The robust results of Dollarama also indicate the company offers strong cash flows. In the first nine months of the financial year, Dollarama reported an operating cash flow of C$679M before changes in the working capital position, but this includes about C$16M in deferred income taxes and excludes the C$136M in lease payments. On an adjusted basis, the operating cash flow was approximately C$527M (compared to C$470M in 9M FY 2021, which once again emphasizes how strong the year-to-date results actually are).

Cash flow statement

Dollarama Investor Relations

The total capex was approximately C$110M resulting in a reported free cash flow result of C$417M. It's important to note the capital expenditures include all growth expenses. Dollarama plans to open 60 to 70 new stores in the current financial year and we should expect a substantial portion of the capex to be related to these growth plans. Keep in mind the depreciation expenses excluding the lease portion is just C$85M and Dollarama has spent almost C$110M on tangible and intangible capex. I'd like to argue a substantial portion of the C$110M in capex is actually related to growth and the underlying sustaining free cash flow is likely closer to, or exceeds C$450M.

Dollarama continues to buy back stock

That's a lot of free cash flow and Dollarama spends it entirely (and then some) on buying back its own shares. The dollar store does pay a dividend but as the quarterly dividend is just C$0.0503/share for a dividend yield of just under 0.35%, it's clear dividends aren't very high on the priority list.

Dollarama prefers to buy back its own shares as this will create longer-term value. In the third quarter, about C$295M was spent on buying back stock, bringing the 9M FY2022 total on C$741M. During the Q3 and 9M period, Dollarama repurchased 5.27M and 13.1M shares, respectively, reducing the share count by approximately 4%. While I'm usually in favor of share buybacks, I'm not entirely sure buying back stock at a current free cash flow yield of around 3.5% is the best way to do this. I understand Dollarama wants to buy back as many shares as possible but perhaps the company should also consider completing a Dutch Auction Tender where it could offer an above-market buyback to shareholders which are then invited to tender their shares. While this wouldn't allow Dollarama to purchase as many shares as it's able to buy on the open market, it would be an option for a certain group of shareholders to just tender their shares and take their capital gains.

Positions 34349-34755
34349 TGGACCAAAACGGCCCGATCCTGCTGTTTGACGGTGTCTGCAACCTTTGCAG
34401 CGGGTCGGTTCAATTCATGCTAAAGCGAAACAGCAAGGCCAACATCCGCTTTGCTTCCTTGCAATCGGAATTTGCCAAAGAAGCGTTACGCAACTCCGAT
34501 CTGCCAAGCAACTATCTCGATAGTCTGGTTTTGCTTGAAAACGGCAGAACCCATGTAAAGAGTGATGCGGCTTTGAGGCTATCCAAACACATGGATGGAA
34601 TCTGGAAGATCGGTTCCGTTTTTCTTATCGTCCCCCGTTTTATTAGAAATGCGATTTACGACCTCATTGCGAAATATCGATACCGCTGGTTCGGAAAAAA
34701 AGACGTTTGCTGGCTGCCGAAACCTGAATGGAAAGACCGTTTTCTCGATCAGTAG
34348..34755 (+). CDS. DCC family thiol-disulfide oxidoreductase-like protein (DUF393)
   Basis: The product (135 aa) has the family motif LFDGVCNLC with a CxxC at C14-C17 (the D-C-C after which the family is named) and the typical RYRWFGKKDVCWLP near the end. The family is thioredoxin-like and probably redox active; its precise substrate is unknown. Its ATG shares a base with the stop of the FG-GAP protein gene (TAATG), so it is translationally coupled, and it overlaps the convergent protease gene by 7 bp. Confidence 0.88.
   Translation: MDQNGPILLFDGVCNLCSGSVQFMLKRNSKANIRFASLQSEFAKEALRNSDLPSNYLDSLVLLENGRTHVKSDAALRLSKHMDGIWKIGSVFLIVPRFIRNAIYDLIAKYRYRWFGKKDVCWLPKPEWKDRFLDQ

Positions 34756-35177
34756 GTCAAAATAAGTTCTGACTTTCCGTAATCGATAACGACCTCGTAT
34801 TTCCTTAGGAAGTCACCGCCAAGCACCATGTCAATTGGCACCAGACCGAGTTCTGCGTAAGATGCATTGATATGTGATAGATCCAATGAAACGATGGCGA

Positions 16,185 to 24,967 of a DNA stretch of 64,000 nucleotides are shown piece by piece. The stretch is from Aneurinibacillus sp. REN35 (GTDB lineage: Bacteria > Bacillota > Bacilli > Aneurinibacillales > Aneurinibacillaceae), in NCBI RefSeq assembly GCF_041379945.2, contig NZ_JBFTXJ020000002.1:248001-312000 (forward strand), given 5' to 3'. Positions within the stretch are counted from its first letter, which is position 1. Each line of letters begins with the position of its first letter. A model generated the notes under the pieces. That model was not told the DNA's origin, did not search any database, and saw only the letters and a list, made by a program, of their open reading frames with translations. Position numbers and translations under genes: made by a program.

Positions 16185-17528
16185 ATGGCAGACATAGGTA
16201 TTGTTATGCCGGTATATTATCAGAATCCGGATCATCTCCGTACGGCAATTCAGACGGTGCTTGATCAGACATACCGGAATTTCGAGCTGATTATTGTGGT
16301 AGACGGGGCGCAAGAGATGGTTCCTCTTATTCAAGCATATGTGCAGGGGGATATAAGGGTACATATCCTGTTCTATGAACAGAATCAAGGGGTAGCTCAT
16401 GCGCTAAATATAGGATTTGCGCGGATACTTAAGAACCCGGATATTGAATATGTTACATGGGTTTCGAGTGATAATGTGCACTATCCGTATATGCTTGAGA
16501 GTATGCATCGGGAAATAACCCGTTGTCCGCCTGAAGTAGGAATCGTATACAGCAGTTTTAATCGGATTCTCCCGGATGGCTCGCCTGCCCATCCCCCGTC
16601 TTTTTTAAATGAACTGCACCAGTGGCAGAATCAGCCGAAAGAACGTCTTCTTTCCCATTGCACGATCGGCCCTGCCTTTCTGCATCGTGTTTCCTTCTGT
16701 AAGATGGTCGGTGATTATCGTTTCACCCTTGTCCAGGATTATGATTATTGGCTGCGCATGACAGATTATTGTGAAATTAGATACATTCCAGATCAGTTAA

Investment thesis

Dollarama isn't trading at spectacularly cheap levels, but with a total net debt of just around 1.7 times the EBITDA (adjusted for lease depreciation) and a growing revenue both on a comparable basis as well as including the expansion plans, Dollarama remains a very interesting idea to keep an eye on. The growth rate is very intriguing, and although it appears it's buying back stock at a rather expensive level, it's better to do so now than after seeing your EBITDA increase an additional 20% in the next 2-3 years.

From an investment perspective, I'm keeping an eye on the company's options. A P54 for June can be written for an option premium of C$1.10 which would result in an effective purchase price of C$52.9 and this would bring the free cash flow yield closer to 4% while Dollarama likely continues to buy back stock which further increases the per-share results.

Dollarama isn't a "must buy now" stock but the company's level of execution has been excellent in the past few years.

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Disclosure: I/we have no stock, option or similar derivative position in any of the companies mentioned, and no plans to initiate any such positions within the next 72 hours. I wrote this article myself, and it expresses my own opinions. I am not receiving compensation for it (other than from Seeking Alpha). I have no business relationship with any company whose stock is mentioned in this article.